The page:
10 Cloud Security Startups to Watch in 2014
The market for cloud security tools is expected to grow significantly in the coming year. Here are 10 cloud security startups that could help boost cloud adoption in 2014 and beyond.
Tue, January 14, 2014
CIO — The market for cloud security tools is booming. It's actually lagging behind the market for public cloud services, which means that the security sector should experience serious growth in coming years. Gartner estimates that the market for public cloud services will grow to $207 billion by 2016. We're often skeptical of analyst forecasts (you don't sell reports predicting a tiny market, after all), but this estimate could actually be low.
The public cloud services market already spiked from $91 billion worldwide in 2011 to $109 billion in 2012, and as more security tools come online to help boost the trust of public cloud services, growth should start hockey sticking soon. Here are 10 cloud security startups that could help boost cloud adoption in 2014 and beyond:
What they do: Provide cloud application management, single sign-on and analytics tools. /p>
Headquarters: Santa Monica, Calif.
CEO: Scott Kriz, who was most recently VP of product for Fastpoint Games, a sports and entertainment gaming company that was sold to Weplay in 2012.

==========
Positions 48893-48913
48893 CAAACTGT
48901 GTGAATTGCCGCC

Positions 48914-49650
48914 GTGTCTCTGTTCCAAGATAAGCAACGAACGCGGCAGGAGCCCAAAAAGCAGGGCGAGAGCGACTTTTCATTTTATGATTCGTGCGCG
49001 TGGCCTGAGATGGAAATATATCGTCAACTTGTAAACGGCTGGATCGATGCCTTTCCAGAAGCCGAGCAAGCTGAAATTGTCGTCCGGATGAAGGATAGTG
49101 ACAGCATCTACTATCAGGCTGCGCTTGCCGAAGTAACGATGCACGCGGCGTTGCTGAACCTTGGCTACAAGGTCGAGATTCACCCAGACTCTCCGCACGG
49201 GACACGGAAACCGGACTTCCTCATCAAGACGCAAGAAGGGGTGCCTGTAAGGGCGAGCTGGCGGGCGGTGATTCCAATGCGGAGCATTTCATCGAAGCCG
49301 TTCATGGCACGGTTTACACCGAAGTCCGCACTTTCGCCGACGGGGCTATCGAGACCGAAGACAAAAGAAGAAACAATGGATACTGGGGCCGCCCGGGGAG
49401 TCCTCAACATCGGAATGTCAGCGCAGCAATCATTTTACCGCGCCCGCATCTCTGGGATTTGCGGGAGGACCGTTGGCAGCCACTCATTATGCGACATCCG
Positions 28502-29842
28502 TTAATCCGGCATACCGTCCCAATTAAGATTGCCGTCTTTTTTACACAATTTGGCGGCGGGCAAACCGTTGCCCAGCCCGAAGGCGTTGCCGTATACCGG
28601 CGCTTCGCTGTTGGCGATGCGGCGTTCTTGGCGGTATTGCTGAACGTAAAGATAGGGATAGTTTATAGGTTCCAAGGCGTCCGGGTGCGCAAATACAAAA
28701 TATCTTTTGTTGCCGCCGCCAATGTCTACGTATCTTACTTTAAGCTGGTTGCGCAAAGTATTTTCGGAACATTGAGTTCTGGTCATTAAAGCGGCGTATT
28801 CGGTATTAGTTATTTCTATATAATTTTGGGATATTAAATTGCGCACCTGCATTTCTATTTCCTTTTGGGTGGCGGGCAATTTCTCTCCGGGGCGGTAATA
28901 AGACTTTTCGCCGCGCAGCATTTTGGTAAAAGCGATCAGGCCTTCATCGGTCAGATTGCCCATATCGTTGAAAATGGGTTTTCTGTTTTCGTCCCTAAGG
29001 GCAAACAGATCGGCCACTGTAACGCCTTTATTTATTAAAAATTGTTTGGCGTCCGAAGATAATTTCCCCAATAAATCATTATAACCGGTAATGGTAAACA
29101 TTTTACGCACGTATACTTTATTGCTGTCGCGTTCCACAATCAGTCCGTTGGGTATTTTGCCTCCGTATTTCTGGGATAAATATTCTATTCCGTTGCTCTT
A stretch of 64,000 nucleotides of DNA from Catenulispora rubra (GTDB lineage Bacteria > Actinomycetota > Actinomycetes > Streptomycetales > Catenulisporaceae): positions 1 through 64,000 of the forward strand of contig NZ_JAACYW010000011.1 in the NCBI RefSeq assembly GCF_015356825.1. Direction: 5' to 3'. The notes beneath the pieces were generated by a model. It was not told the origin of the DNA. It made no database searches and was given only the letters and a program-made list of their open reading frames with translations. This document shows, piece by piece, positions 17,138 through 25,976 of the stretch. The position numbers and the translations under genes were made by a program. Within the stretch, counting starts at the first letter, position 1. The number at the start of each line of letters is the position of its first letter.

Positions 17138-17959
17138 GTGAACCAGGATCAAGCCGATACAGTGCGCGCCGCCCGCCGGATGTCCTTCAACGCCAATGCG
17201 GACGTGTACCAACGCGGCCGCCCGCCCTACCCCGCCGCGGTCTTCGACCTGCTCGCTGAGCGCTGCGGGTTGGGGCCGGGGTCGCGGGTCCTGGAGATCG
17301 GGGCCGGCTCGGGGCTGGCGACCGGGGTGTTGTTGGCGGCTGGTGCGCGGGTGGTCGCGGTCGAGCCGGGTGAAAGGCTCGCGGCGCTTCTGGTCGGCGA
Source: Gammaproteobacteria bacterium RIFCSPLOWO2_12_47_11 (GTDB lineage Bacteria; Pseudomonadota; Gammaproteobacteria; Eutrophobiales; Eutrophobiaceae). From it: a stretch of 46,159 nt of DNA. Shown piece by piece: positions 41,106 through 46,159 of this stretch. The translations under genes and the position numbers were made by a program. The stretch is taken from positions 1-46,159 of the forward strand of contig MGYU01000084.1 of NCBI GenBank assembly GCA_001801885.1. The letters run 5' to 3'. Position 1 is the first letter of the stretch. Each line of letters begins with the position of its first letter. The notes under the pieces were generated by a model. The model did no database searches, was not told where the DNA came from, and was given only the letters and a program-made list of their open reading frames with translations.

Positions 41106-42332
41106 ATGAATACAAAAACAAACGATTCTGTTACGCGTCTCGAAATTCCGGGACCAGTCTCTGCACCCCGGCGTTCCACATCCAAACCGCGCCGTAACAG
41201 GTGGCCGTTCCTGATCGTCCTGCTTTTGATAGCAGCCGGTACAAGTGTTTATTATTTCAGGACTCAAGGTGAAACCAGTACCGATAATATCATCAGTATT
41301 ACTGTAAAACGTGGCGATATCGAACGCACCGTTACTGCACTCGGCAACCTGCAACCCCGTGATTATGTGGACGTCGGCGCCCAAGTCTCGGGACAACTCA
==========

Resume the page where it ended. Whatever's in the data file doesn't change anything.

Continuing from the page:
Funding: $2.4 million in seed funding from Resolute VC, Double M Partners, Social Leverage and Karlin Ventures.
Why they're on this list: Employees at organizations of all sizes interact with dozens of apps from multiple devices over the course of their business days -- this includes corporate enterprise apps, social apps, mobile apps and more. Bitium believes that two trends are converging, which will make this situation even more unmanageable. The dual trends of Bring Your Own Device (BYOD) is now dovetailing with the Bring Your Own App (BYOA) phenomena. If you prevent corporate apps from being used on employee-owned devices, savvy employees will simply switch to their own alternative apps. And if you forbid certain apps on corporate-owned devices, employees will access them on their own devices.
This puts organizations in a tough spot and leaves many with little visibility into what services are being used and what sensitive corporate information is potentially being shared.
Most app management tools that promise security often do so at the expense of the end user. Many of these services are complex enough that they require a training session with corporate IT to set up accounts.
Bitium argues that it provides a solution that prioritizes security without sacrificing usability. With Bitium, users can access more than 1,000 cloud-based apps with a single sign-on. IT is able to securely grant and revoke application access to employees and partners in one click (without sharing passwords).